Two Nobel Peace laureates hold White House talks, despite Chinese warnings.
Every sitting U.S. president has met with the Dalai Lama since George H. W. Bush in 1991, with then-president George W. Bush awarding the leader the Congressional Gold Medal in a high-profile ceremony in 2007.
While Obama will not appear in public with the Dalai Lama and, like his White House predecessors, will deny him the symbolism of meeting in the Oval Office, there are already signs that Sino-U.S. relations may be deteriorating since Obama’s November visit to China.
On the eve of the Dalai Lama’s visit, White House spokesman Robert Gibbs insisted the United States and China — the world’s largest and third-biggest economies — have a “mature relationship” capable of withstanding disagreements.
Beijing said it was “strongly dissatisfied” about the meeting and expected Washington to take steps to put bilateral relations back on a healthy course.
Within hours of the White House talks between U.S. President Barack Obama and the Dalai Lama, a Chinese Foreign Ministry spokesman issued a statement saying the meeting had “seriously harmed” U.S.-Sino relations.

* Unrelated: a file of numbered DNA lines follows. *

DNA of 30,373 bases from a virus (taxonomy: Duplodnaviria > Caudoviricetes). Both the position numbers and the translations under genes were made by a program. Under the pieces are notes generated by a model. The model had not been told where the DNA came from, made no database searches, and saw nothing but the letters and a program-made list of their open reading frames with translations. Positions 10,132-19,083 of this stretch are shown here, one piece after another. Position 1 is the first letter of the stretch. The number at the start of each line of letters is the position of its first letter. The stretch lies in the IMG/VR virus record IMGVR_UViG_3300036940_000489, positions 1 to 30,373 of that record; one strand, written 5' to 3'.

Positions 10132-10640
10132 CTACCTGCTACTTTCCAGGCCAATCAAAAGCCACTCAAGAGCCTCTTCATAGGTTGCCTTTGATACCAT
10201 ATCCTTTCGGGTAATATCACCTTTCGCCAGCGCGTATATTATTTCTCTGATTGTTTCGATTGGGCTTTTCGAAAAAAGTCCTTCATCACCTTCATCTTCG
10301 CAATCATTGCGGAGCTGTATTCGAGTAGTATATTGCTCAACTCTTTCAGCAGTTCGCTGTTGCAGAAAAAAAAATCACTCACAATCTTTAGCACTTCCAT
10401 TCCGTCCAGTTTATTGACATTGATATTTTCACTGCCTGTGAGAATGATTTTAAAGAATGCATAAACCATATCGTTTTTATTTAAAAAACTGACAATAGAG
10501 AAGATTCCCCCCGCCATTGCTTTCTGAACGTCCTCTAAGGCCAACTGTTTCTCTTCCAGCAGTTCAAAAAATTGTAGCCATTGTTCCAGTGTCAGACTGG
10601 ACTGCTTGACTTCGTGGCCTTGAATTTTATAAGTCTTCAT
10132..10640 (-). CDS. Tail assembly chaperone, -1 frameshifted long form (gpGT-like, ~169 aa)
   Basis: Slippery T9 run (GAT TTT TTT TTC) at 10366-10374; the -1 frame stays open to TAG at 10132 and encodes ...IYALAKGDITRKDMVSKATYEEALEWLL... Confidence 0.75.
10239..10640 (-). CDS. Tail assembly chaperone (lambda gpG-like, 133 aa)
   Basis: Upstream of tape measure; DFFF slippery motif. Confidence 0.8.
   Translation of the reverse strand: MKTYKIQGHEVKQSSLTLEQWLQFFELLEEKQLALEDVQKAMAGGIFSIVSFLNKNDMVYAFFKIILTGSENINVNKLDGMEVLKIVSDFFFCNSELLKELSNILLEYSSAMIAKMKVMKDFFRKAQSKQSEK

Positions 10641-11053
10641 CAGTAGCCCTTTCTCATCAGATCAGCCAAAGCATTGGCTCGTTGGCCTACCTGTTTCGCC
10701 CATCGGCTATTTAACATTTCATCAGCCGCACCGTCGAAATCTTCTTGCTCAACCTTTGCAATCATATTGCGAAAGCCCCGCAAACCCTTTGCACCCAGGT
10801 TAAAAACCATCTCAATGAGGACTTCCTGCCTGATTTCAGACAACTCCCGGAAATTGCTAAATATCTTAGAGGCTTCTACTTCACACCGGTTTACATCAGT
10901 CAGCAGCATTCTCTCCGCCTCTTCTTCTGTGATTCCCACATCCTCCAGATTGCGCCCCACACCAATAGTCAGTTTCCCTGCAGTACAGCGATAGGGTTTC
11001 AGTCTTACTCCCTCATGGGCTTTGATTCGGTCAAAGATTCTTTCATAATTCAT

“We believe the actions of the U.S. side have seriously interfered in Chinese internal affairs, seriously hurt the feelings of the Chinese people and seriously undermined China-U.S. relations,” he said.
The Chinese Foreign Ministry summoned the American ambassador in Beijing to lodge its “solemn representations” - claiming the United States had “grossly violated international relations” by ignoring its warnings not to meet with the exiled Tibetan spiritual leader.
The White House said Obama and the Dalai Lama also “agreed on the importance of a positive and cooperative relationship between the United States and China.”
“We are fully committed to remain in the People’s Republic of China,” the Dalai Lama told reporters. But he reiterated his longstanding call for “meaningful autonomy.”
White House officials said the president was pleased to hear that China and the exiled Tibetan leadership had recently resumed talks and urged the Dalai Lama to continue further dialog.
But the officials were keen to make it clear to Beijing the Dalai Lama had not been received as a political leader. The pair met in the White House Map Room, not the official Oval Office and only one photo was released of the two together.